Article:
European developers installed 11,800 megawatts of wind power in 2014, enough to replace the capacity of a dozen nuclear reactors, the European Wind Energy Association said Tuesday. Wind projects this year could soar even higher as companies chase government incentives and countries seek to lower greenhouse gas emissions from fossil fuels.
Last year’s wind build in Europe was 3.8 percent higher than in 2013 and made up nearly 45 percent of 2014’s total EU power capacity installations. Germany, which has some of the world’s most aggressive renewable energy policies, drove much of the growth, accounting for nearly half of total installations last year, the Brussels-based trade group said in its annual statistics report.
"Europe is at a turning point for investment in renewables and particularly wind,” Thomas Becker, the group’s CEO, said in a statement. “Plowing financial capital into the industries of old in Europe is beginning to look unwise. By contrast, renewables are pushing ahead and investments in wind remain attractive."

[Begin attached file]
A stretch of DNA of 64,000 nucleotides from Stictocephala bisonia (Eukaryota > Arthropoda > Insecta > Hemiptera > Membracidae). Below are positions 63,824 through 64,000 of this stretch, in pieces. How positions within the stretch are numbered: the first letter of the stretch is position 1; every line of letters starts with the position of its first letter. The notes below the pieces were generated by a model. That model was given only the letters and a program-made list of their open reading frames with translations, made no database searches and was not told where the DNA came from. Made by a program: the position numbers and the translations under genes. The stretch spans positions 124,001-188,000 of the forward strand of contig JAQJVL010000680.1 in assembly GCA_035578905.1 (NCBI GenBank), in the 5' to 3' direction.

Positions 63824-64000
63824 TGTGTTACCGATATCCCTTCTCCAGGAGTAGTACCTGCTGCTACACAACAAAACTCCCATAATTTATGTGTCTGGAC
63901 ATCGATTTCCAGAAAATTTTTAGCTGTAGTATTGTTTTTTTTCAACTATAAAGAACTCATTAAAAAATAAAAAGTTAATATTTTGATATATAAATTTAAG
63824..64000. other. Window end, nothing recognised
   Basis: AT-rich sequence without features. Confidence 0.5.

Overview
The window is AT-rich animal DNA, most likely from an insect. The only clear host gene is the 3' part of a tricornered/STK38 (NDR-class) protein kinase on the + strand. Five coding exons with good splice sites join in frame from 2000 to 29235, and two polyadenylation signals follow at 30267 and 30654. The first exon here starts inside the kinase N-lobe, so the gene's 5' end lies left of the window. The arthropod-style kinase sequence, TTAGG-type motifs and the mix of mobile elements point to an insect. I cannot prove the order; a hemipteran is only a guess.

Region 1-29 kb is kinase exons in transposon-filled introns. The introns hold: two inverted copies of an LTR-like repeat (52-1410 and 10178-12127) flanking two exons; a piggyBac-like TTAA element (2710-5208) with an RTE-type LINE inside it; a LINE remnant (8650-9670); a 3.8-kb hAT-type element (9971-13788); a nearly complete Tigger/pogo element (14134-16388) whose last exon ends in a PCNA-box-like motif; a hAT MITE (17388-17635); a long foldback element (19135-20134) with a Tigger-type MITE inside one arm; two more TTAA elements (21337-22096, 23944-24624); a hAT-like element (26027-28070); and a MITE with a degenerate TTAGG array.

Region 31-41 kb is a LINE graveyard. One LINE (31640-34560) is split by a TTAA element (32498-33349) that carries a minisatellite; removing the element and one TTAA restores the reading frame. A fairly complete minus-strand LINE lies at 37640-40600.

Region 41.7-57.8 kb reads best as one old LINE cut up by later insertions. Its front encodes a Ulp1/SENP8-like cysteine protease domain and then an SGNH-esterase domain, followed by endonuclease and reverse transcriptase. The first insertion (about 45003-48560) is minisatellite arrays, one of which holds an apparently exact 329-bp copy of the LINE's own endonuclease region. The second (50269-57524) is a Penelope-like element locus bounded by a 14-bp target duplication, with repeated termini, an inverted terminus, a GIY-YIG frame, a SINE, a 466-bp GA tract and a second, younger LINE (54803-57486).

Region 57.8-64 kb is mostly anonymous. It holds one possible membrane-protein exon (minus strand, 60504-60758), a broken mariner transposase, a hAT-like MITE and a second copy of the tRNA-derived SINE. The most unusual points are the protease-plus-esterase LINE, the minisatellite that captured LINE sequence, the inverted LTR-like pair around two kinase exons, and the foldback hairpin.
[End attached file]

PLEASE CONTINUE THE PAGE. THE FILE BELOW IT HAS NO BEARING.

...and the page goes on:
Europe now has 128,800 megawatts of installed wind power capacity, about 6 percent of which is built offshore. This year, developers could add 15,600 megawatts – an annual record – but the industry will face uncertainty in coming years as government subsidies dwindle.
“The project pipeline is well-stocked [in 2015], but the window of opportunity to execute and commission these projects is drawing closer, especially in the U.K., Poland, Germany and Italy,” Dave Hostert, a European wind analyst for Bloomberg New Energy Finance, told Bloomberg News.
In the United States, a similar scenario has already played out. Developers in 2014 installed only about one-third the capacity of new projects in 2012 after a key government tax credit expired. The U.S. installed about 4,850 megawatts of new capacity last year, down from a record 13,000 megawatts two years ago, according to the American Wind Energy Association, the industry’s main trade group.
This year’s numbers could slip even further as developers delay new projects until Congress renews the expired Production Tax Credit. The Obama administration called for reinstating the subsidy in its fiscal 2016 budget request, but the proposal is already facing stiff opposition from Republican leaders.
“Congress must find a way forward so we don’t lose years of investment and send this promising industry over a cliff,” Tom Kiernan, the American trade group’s CEO, said in a statement late last month.
The U.S. now has nearly 66,000 megawatts in onshore wind power capacity, enough to light up 18 million average American homes each year.